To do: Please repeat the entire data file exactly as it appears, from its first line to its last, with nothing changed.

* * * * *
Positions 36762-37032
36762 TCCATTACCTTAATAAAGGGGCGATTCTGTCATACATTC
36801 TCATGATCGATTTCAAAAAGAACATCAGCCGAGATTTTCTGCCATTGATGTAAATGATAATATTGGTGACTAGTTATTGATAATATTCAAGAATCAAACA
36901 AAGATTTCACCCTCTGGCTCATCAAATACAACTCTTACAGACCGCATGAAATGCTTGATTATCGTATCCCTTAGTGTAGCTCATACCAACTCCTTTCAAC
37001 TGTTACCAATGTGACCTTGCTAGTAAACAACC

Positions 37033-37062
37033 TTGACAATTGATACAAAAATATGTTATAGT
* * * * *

Positions 36762-37032
36762 TCCATTACCTTAATAAAGGGGCGATTCTGTCATACATTC
36801 TCATGATCGATTTCAAAAAGAACATCAGCCGAGATTTTCTGCCATTGATGTAAATGATAATATTGGTGACTAGTTATTGATAATATTCAAGAATCAAACA
36901 AAGATTTCACCCTCTGGCTCATCAAATACAACTCTTACAGACCGCATGAAATGCTTGATTATCGTATCCCTTAGTGTAGCTCATACCAACTCCTTTCAAC
37001 TGTTACCAATGTGACCTTGCTAGTAAACAACC

Positions 37033-37062
37033 TTGACAATTGATACAAAAATATGTTATAGT